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Differing district court opinions over assignment of benefits could lead to Supreme Court hearing

By John Breslin | Oct 14, 2018

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Widely different appeals court decisions over the fiercely debated assignment of benefits issue could lead to the Supreme Court stepping in to review.

Attorneys representing both sides in a recently decided case in the 4th District that favored insurers have filed notices with the Supreme Court.

The likelihood of the highest court stepping in has increased because the latest decision differs from one delivered by the 5th District last December. That favored contractors.

A thorny and divisive issue among law makers in recent years, AOB allows insured persons to hand over to contractors the right to deal directly with insurance companies.

In place for many decades, critics charge the practice has grown rapidly in recent years, particularly in residential water damage claims. This has led to an increase in fraud, rising insurance rates, costs to insurers, and increased legal actions. 

Supporters say it allows homeowners to more quickly and easily hire contractors to fix damage.

Legislators have tackled the issue on a number of occasions, but without any substantial changes to existing law.

At issue in the cases pondered by the two appeals court was over whether the insured, or property owner, and the mortgagee must agree before a contractor can be assigned control over dealing with insurance companies.

There are slight differences in the cases that could impact any Supreme Court deliberation.

In the 4th District, contractor Restoration 1 was appealing a lower court's decision in favor of Ark Royal Insurance.

A couple's policy included a clause that an assignment cannot happen without written agreement of "'insureds', all additional 'insureds', and all mortgagee(s)."

But only the wife signed the assignment contract with the contractors, who argued that the clause was illegal under Florida law.

The earlier 5th District case was an appeal by Security First Insurance Company against an order by the Office of Insurance Regulation (OIR) turning down a request to amend its policy language to include clauses restricting the ability of the insured to assign.

Security First Insurance Company attempted to raise issues relating to alleged fraud and abuse as part of its argument for reversal.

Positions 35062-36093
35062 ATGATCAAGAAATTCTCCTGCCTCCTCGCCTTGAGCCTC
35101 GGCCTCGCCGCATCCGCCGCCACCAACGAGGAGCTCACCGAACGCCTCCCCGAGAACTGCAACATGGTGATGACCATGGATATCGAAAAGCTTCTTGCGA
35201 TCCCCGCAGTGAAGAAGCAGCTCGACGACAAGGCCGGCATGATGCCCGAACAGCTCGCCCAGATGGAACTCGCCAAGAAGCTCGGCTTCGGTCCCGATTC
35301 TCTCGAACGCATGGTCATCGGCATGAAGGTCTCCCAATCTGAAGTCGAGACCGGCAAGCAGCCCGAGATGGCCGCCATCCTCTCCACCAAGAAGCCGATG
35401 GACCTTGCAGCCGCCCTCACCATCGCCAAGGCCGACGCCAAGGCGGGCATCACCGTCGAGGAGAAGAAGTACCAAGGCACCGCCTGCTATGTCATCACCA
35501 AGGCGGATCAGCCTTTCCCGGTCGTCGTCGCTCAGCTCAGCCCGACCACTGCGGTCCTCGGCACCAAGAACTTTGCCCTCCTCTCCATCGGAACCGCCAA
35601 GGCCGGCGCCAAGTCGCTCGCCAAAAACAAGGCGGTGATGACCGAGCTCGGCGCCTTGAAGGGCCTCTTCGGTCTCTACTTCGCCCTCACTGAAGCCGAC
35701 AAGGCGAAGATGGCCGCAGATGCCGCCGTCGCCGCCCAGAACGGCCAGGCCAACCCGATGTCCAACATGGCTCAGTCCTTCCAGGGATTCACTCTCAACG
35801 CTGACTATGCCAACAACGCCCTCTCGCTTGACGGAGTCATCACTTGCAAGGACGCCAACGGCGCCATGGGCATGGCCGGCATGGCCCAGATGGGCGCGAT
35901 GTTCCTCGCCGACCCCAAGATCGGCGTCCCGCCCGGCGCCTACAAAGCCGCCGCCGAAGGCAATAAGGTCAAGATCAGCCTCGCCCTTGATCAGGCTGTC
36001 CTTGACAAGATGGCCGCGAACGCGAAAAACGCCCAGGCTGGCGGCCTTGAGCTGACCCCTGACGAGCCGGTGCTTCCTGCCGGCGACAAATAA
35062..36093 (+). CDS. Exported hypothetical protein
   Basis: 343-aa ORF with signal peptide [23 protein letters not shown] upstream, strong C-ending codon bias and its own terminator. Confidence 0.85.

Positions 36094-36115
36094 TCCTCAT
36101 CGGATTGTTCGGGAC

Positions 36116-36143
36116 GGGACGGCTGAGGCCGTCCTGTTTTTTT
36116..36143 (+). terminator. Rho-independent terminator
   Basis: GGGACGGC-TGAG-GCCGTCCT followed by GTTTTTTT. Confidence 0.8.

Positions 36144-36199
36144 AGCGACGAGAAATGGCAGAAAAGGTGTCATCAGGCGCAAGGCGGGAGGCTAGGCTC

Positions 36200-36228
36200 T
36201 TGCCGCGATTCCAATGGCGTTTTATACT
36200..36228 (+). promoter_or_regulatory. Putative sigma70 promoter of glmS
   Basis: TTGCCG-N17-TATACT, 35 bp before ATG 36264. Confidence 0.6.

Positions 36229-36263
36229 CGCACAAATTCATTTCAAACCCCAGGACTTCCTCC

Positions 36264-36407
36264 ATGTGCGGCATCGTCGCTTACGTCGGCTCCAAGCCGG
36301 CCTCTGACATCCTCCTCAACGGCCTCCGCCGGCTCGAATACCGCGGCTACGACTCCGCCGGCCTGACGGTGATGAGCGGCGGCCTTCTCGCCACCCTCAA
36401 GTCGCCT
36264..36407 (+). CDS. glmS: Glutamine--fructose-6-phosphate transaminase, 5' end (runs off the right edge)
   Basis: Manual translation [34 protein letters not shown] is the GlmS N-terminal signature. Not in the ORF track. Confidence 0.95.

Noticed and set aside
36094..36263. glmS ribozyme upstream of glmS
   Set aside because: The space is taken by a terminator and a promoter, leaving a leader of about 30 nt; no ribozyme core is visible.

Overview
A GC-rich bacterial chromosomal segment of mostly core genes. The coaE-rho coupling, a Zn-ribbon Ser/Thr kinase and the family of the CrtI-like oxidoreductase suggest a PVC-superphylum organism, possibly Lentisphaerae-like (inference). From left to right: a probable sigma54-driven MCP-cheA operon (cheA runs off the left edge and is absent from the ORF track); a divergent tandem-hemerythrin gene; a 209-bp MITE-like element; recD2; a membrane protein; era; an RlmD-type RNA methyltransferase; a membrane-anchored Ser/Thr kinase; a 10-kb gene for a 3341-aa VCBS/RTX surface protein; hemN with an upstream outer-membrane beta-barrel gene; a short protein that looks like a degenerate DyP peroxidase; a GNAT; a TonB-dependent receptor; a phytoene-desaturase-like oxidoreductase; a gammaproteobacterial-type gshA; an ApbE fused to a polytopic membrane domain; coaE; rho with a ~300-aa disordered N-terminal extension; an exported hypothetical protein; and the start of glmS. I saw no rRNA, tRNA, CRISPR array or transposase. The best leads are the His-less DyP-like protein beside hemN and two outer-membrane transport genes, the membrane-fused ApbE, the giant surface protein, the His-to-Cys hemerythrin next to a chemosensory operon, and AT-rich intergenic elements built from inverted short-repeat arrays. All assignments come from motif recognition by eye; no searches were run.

But Associate Judge George Paulk, who authored the unanimous opinion in the 5th District, stated the "court is not in a position, however, to evaluate these public policy arguments."

"There is simply insufficient evidence in the record in this case—or in any of the related cases—to decide whether assignments of benefits are significantly increasing the risk to insurers," Paulk wrote.

"If studies show that these assignments are inviting fraud and abuse, then the legislature is in the best position to investigate and undertake comprehensive reform," agreed Judge Alan Forst.

Forst did spend some portion of his opinion laying out an argument against the earlier Security First Decision.

And he opened by noting that OIR disapproval is not the issue, that Ark Royal "submitted the required certified, informational filing detailing this particular insurance contract to OIR."

"OIR has not indicated any disapproval of the specific language in question—even though it is statutorily required to retroactively disapprove of any policy forms that do not meet the requirements of the insurance code," Forst wrote.

He went on to argue that the law states an insurer cannot object to the assignment, but does not cover a third party to a contract, such as a mortgagee, being able to do so.

While the Supreme Court may decide to review the more narrow issue over whether to curb the ability of a property owner to assign to a contractor, it is not weighing on what happens after.

And this is where critics contend much of the abuse happens, which they claim has led to soaring insurance rates for homeowners. 

Contractors often sues the insurance company, some times without the policyholders knowledge. Attorneys have an incentive, because uniquely under Florida law, if the award is $1 more than the original offer, fees can be charged to the insurer. The insurance does not have the same privilege.

The Florida Legislature broke early this year after failing for the sixth time in six years to introduce legislation designed to address assignment of benefits.

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